United States: State AGs In The News - January 3rd, 2014

Last Updated: January 7 2014
Article by Bernard Nash


New Utah Attorney General Appointed and Sworn into Office

  • Utah Governor Gary Herbert named Sean Reyes to serve as Attorney General to replace John Swallow who recently resigned from office. AG Reyes was sworn into office on December 30, 2013 and will serve through 2014. A special election will be held in November 2014, and AG Reyes stated that he will run.
  • Reyes, who ran for AG against Swallow in 2012, practiced law for 14 years with Utah's largest law firm, Parsons Behle & Latimer. He later went on to start Reyes Legal Management and to partner with Accelerate Ventures, both companies involved in overseeing legal strategy and execution for venture capital funds.
  • In 2008, Reyes was named the American Bar Association's "National Outstanding Young Lawyer" and in 2006, the Utah State Bar recognized him as "Utah Young Lawyer of the Year."


CFPB Settles with American Express for Credit Card Add-Ons

  • The Consumer Finance Protection Bureau (CFPB) settled with American Express Co. for $75.7 million over allegedly unfair billing practices and deceptive marketing, affecting more than 335,000 consumers.
  • The company allegedly misrepresented the costs and benefits of add-on products including its "Account Protector" and "Lost Wallet" payment protection products, and also billed customers for services they did not receive.
  • $59.5 million of the total settlement amount is for customer restitution and $16.2 million is assessed as penalties.


Idaho Attorney General Bans E-commerce Training Company for Consumer Protection Violations

  • Idaho AG Lawrence Wasden settled with eCommerce Support, LLC resolving allegations that the company misrepresented the written materials and coaching services purportedly designed to help consumers develop Internet businesses.
  • The settlement stems from allegations that eCommerce Support falsely represented that consumers were investing in a business, would earn a specific sum of money within a short amount of time, only had to work 10 hours per week to make money, could deduct the cost of the program from their taxes, and would receive a professional, functioning website.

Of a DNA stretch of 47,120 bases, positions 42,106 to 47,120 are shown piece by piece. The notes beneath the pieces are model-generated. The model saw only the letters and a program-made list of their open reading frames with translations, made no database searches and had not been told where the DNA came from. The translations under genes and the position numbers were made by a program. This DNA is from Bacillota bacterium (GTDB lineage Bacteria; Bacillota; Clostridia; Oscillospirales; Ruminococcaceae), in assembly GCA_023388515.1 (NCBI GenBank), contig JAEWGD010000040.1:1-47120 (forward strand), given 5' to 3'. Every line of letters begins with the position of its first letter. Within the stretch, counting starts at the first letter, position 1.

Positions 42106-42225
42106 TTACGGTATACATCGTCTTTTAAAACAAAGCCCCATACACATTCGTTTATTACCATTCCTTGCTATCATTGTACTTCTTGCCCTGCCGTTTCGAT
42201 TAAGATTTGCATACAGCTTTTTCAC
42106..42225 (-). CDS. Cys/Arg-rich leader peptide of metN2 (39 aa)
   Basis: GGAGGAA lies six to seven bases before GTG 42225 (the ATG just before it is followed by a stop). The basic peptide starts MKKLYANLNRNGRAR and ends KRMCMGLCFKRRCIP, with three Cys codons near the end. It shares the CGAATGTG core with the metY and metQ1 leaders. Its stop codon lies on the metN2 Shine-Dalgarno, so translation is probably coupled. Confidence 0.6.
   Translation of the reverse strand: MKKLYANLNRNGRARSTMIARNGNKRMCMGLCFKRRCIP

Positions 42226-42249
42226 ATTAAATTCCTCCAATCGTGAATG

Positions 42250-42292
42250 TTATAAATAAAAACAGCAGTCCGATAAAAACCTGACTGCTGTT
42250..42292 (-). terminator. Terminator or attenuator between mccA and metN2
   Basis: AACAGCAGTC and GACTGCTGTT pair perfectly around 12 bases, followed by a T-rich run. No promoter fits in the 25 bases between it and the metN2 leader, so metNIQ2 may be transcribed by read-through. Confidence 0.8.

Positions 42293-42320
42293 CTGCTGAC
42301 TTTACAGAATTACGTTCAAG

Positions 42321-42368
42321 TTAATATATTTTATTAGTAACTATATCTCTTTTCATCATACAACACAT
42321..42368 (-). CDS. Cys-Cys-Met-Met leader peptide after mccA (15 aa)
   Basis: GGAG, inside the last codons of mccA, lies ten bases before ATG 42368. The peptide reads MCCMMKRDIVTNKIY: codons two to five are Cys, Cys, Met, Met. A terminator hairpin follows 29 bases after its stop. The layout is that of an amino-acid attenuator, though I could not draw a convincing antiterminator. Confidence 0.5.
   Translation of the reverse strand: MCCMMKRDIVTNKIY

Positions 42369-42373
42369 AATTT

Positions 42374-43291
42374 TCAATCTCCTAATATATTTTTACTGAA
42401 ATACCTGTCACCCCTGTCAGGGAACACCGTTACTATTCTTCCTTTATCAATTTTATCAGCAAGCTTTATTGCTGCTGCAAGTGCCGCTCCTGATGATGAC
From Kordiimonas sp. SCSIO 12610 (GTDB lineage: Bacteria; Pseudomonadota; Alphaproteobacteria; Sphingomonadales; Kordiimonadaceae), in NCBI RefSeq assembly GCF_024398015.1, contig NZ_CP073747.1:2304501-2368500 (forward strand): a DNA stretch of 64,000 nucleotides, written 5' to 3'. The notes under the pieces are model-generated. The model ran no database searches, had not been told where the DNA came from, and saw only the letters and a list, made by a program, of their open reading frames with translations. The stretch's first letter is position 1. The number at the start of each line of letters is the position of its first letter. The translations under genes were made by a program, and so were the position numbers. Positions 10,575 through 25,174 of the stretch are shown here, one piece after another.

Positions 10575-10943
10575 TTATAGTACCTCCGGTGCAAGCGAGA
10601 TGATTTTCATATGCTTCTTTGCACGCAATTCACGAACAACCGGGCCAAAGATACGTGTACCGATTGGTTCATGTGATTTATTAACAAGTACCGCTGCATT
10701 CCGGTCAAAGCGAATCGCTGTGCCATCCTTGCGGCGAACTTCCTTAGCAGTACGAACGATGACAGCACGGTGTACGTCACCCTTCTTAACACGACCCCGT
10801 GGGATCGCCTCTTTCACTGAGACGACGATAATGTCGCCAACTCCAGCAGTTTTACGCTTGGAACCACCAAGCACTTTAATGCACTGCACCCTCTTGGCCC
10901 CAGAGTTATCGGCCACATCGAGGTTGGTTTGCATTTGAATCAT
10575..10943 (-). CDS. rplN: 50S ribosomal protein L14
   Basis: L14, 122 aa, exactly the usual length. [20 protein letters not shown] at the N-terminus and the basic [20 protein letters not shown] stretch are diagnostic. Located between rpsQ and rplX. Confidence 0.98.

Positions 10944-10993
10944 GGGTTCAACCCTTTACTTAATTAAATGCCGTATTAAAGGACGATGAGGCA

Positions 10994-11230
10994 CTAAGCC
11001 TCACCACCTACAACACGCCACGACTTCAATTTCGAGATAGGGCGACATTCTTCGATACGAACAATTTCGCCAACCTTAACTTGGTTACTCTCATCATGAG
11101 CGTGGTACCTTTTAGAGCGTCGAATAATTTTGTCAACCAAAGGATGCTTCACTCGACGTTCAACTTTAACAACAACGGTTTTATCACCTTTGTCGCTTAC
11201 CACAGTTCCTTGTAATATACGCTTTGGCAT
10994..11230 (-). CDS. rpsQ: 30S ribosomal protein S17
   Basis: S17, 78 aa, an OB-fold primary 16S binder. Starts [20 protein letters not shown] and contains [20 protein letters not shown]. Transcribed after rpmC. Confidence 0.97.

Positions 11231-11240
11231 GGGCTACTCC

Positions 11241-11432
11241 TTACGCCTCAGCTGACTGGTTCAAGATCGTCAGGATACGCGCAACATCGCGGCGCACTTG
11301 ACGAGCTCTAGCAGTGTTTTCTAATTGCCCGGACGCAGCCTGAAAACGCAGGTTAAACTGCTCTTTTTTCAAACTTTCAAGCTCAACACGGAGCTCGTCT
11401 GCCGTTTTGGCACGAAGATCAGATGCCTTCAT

• As part of the settlement, eCommerce Support is prohibited from doing business in Idaho and will pay $90,000 in restitution, $10,000 for the AG's investigation costs, and $50,000 civil penalties that will be held in abeyance.

New Mexico Attorney General Sues to Oppose Opening of Horse Slaughterhouse

Arkansas Attorney General Announces Default Judgment for Alleged Telemarketing Violations by Company Offering Interest Rate Reductions

  • Arkansas AG Dustin McDaniel obtained an order against Associated Accounting Specialists Inc. of Port St. Lucie, Florida, and its owner, Jason Page, for violating state and federal telemarketing laws.
  • Associated Accounting Specialists was one of five companies sued last year over accusations that the company deceptively advertised interest rate reductions on consumer credit cards.
  • The federal court judge's order prohibits the company from placing unsolicited "robocalls" or live telemarketing calls to consumers, enjoins them from owning, operating, or managing any business that purports to offer credit card interest rate reductions or debt relief services, and imposes $90,000 in civil penalties, $4,500 in attorneys' fees, and $988 in restitution.